Sustainable biofuels information

Biofuels vary in the way they are produced with differing impacts on climate change, the environment and people. To provide New Zealanders with confidence that they are using sustainable biofuels, EECA have established a framework which allows biodiesel producers and retailers to report on the environmental credentials of their products.

Biofuel sellerBlend/FuelBiofuel feedstock Feedstock originGreenhouse gas emissions compared to petrol / diesel
Allied Petroleum  20% biodiesel blend (Biogold™NZ20)  Used cooking oil (90%) and rapeseed oil (10%)  New Zealand  16-18% reduction 
Anchor Ethanol Ltd  100% bioethanol  Whey New Zealand 35-50% reduction
Green Fuels NZ 100% biodiesel (Biogold™NZ100) Used cooking oil (90%) and rapeseed oil (10%) New Zealand  Greater than 80% reduction
Green Fuels NZ 20-60% biodiesel blend  Used cooking oil (90%) and rapeseed oil (10%)  New Zealand  16-18% to 48-54% reduction, depending on blend ratio
Green Fuels NZ  5% biodiesel blend (Biogold™NZ5)  Used cooking oil (90%) and rapeseed oil (10%)  New Zealand 4-4.5% reduction 
Gull New Zealand Up to 5% biodiesel (Gull Diesel Max)  Used cooking oil  New Zealand  4-4.5% reduction 
Gull New Zealand  up to 10% bioethanol (Gull Force 10) Whey (50%) Sugarcane (50%) New Zealand (whey) and Brazil (sugarcane)  5-6.5% reduction 
Gull New Zealand 85% bioethanol (E85) (Gull Force Pro)  Whey (40%) Sugarcane (60%) New Zealand (whey) and Brazil (sugarcane) 35-50% reduction


The information in the table is calculated by comparing the emissions from the biofuel, with the emissions of mineral diesel or petrol. The lifecycle emissions for the biofuel is calculated from data provided to EECA by biofuel producers and retailers, which is then independently checked. The biofuel emissions value is compared against a standard life cycle emissions value for mineral diesel or petrol.

Carbon dioxide from burning biofuels is not counted in this calculation. This is because carbon dioxide emitted by the biofuels during engine combustion is effectively cancelled out by the carbon dioxide that was recently absorbed from the atmosphere by the source of the biofuel, for example from plants growing. Greenhouse gases emitted during farming, manufacture and transportation of the biofuel are counted.

The greenhouse gas emissions calculations for biodiesel and bioethanol are based on the following URS reports.

URS report - Life cycle greenhouse gas emission model for New Zealand biodiesels - EECA website

Peer review of URS report on life cycle greenhouse gas emissions model for New Zealand biodiesel - EECA website

URS report - Greenhouse gas life cycle analysis of ethanol from whey - EECA website

Peer review of URS report on greenhouse gas life cycle analysis of ethanol from whey - EECA website

Fuel company statements

Allied Petroleum

Allied Petroleum has a supply arrangement with Green Fuels New Zealand to deliver Biogold™ NZ20 - a mix of 80% mineral diesel and 20% biodiesel (see Green Fuels NZ Limited entry about feedstock source and production). Allied Petroleum delivers bulk fuel direct to rural and commercial businesses. Biogold™ NZ20 is now available in selected areas.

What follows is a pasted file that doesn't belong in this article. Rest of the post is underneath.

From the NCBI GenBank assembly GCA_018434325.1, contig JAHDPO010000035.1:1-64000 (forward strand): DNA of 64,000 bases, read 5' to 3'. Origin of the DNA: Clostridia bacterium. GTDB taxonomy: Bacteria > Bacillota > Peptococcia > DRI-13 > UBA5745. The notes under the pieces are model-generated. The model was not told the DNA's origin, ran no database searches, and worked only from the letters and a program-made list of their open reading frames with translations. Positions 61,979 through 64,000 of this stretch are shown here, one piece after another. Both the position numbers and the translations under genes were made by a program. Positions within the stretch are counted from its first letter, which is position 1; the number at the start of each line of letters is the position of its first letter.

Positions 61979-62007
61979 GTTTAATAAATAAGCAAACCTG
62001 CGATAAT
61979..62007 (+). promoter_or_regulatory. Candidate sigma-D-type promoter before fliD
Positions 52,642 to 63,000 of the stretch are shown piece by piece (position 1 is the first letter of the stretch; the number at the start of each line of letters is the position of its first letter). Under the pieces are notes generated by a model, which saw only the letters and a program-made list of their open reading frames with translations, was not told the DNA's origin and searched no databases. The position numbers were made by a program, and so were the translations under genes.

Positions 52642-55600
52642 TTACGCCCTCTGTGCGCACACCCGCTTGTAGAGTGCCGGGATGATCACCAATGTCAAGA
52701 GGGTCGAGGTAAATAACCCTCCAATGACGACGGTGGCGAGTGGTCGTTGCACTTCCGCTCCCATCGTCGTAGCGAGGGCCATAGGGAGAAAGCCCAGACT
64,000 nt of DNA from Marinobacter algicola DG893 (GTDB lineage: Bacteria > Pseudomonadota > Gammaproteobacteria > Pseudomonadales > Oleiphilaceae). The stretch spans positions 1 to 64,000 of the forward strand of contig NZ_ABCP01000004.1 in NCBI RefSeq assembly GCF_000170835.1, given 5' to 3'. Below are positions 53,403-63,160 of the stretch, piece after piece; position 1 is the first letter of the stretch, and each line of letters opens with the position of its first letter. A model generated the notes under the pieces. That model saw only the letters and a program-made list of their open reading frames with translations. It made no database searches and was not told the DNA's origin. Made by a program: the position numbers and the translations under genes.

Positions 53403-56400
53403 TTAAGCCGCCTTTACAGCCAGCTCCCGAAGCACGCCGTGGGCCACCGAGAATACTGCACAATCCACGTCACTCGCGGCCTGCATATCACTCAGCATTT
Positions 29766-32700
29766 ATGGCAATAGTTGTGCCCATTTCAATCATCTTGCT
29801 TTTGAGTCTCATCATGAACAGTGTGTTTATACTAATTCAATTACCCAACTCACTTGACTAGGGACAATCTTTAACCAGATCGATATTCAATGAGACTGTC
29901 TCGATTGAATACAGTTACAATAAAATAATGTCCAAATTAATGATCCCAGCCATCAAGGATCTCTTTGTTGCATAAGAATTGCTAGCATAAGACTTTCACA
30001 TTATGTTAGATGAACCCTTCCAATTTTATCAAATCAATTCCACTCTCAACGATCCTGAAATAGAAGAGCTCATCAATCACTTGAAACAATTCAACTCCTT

Anchor Ethanol Ltd

Anchor Ethanol sustainably produces bioethanol from a yeast fermentation of lactose contained in acid casein serum or permeate, which are by-products of milk processing. The steam used in distillation is generated from biogas or is produced during generation of electricity. Acid whey permeates and serum have a high Chemical Oxygen Demand (COD) which makes them difficult to dispose of to land or to dispose of via biological wastewater treatment plants - most of the COD is converted to bioethanol during the fermentation process. The residues from the fermentation and distillation processes are used as a fertiliser on adjacent arable pasture where their valuable nutrient components, Nitrogen, Potassium and Phosphorus are used to grow grass with reduced use of mineral fertilisers. 

Green Fuels NZ

Green Fuels NZ biodiesel is produced from a blend of used cooking oil, graded for optimum use, and canola oil (oilseed rape) from rapeseed grown in New Zealand. The rapeseed is grown as a break-crop (between other crops), which allows farmers to condition the soil and raise the fertility of the land for future use in addition to producing both food and fuel. Once the canola oil is extracted, the remaining seed cake is a high protein animal food. 

Gull New Zealand

 Gull New Zealand is committed to ensuring all biofuel supplied to its motorists complies with legislation, regulations and international guidelines relating to ensuring the sustainability of its biofuel products, including the source of feedstocks used to produce ethanol and biodiesel. Gull supports government, industry and independent sustainability guidelines to ensure our fuels are produced and manufactured sustainably compared to fossil fuels. To this end, Gull is proud to source ethanol locally from Anchor Ethanol, which is produced from a by-product of dairy product manufacturing. Gull is also sourcing 100% sugar-cane ethanol from Brazil and has insisted via its supply chain partners that suppliers provide a written declaration warranting the origin and land use on which the feedstock was grown. In addition the supplier must guarantee that the production of bioethanol does not involve any deforestation, irresponsible use of pesticides, or use of child or forced labour. To ensure sustainability all bioethanol sourced from Brazil must be produced in general accordance with the principles and criteria from the Roundtable for Sustainable Biofuels (RSB) or equivalent e.g. EU - RED (Renewable Energy Directive 2009/28/EC). It is expected that full compliance and accreditation under these, or similar internationally recognised sustainability standards will become a mandatory requirement as these standards become recognised and implemented internationally.